One of Wonder's social commentary songs, this tells of a young kid from Mississippi who moves to New York City. In Mississippi, he dealt with many hardships, but was surrounded by caring people. In New York City, he is quickly taken advantage of and is caught with drugs. His dreams are destroyed when he is sentenced to 10 years in jail.Reflecting on the messages in his songs, Wonder said: "I think the deepest I really got into how I feel about the way things are was in 'Living For The City.' I was able to show the hurt and the anger. You still have that same mother that scrubs the floors for many, she's still doing it. Now what is that about? And that father who works some days for 14 hours. That's still happening."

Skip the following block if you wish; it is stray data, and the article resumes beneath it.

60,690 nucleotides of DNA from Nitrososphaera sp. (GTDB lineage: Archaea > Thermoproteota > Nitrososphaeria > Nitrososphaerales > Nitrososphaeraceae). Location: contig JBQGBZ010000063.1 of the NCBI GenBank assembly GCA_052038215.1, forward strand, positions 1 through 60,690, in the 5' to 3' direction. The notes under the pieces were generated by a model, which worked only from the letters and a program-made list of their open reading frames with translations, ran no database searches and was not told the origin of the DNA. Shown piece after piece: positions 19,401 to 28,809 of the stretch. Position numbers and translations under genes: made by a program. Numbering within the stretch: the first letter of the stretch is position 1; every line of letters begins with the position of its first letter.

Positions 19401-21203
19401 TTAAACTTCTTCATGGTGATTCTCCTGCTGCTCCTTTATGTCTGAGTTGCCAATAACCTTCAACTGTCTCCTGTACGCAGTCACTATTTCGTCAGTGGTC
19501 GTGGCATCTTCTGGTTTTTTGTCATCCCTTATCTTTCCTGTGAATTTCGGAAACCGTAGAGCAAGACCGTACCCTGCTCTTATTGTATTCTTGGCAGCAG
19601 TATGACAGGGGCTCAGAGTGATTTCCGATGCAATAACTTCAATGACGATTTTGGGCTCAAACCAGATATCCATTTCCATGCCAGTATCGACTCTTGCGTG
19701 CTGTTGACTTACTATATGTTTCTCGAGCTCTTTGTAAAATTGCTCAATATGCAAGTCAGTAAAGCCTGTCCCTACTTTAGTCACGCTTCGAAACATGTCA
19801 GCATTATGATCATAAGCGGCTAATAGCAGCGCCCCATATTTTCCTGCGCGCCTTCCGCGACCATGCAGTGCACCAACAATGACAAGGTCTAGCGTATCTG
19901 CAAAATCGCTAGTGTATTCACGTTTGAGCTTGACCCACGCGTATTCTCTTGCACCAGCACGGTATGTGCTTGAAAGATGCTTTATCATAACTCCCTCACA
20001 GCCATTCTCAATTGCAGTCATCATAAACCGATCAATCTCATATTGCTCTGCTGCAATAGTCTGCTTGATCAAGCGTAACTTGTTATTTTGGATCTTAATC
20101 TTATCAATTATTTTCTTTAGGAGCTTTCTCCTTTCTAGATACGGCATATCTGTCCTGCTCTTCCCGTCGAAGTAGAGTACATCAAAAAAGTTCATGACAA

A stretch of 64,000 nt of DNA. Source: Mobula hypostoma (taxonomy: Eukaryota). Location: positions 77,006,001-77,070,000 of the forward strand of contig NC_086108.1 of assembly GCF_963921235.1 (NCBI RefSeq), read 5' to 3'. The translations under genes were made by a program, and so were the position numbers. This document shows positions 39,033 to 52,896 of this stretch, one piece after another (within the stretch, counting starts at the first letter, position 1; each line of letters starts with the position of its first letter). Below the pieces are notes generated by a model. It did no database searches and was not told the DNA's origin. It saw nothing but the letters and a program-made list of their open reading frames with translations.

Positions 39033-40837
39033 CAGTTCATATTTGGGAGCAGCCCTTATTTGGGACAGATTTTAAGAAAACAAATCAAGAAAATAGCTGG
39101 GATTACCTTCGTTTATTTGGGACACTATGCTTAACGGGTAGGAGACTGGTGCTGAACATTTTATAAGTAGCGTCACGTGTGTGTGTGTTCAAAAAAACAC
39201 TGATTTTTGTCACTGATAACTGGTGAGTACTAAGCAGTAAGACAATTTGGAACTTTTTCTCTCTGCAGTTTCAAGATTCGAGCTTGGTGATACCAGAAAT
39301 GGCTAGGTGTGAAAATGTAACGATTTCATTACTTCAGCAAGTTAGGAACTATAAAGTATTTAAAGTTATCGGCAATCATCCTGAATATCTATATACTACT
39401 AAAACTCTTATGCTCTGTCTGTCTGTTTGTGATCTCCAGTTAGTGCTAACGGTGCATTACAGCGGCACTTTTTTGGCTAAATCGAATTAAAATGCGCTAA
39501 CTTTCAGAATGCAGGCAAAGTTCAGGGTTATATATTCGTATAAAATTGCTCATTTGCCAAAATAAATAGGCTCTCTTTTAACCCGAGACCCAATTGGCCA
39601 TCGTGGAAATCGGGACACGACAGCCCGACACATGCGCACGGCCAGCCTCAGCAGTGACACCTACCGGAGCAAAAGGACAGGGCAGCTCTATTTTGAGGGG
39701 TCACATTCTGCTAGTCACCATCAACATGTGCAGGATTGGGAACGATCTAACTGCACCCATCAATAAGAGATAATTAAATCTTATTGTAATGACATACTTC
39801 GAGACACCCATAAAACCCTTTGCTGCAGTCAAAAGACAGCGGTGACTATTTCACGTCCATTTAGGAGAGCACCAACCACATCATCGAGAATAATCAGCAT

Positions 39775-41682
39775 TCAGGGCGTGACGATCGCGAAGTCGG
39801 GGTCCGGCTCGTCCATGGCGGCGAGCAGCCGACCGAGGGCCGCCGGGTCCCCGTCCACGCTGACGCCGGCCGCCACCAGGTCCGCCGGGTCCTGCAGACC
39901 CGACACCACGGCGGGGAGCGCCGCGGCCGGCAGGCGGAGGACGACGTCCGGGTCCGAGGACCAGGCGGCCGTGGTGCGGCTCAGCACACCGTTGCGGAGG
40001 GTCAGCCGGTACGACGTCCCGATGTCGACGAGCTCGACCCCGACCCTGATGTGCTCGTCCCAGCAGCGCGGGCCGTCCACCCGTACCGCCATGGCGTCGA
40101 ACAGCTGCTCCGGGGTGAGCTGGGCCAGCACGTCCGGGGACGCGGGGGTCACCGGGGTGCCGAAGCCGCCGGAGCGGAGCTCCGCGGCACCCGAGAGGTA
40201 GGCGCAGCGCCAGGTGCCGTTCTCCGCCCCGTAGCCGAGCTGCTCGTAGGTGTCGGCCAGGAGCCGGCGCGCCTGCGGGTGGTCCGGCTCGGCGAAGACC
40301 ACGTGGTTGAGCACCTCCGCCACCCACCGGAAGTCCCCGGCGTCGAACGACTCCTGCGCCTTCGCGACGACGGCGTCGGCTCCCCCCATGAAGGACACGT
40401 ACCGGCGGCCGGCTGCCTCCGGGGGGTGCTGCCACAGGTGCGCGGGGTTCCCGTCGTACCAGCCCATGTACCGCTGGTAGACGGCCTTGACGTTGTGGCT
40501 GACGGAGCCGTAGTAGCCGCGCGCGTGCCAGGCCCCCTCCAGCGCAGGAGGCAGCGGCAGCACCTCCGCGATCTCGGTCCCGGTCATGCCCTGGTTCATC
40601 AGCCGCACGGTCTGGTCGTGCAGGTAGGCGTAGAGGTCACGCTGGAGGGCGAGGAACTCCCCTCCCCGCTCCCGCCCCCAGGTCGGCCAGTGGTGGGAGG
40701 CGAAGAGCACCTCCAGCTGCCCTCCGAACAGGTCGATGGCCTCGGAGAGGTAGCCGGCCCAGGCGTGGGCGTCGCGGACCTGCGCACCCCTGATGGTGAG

This won a 1974 Grammy Award for Best Rhythm & Blues Song. The album it came from Innervisions won the Grammy Award for the Album of the Year. Wonder asked one of the janitors at the studio to say the "Get into that cell, ni--er" line. Public Enemy later sampled the line on "Black Steel in the Hour of Chaos" a track on their 1989 It Takes a Nation of Millions to Hold Us Back album.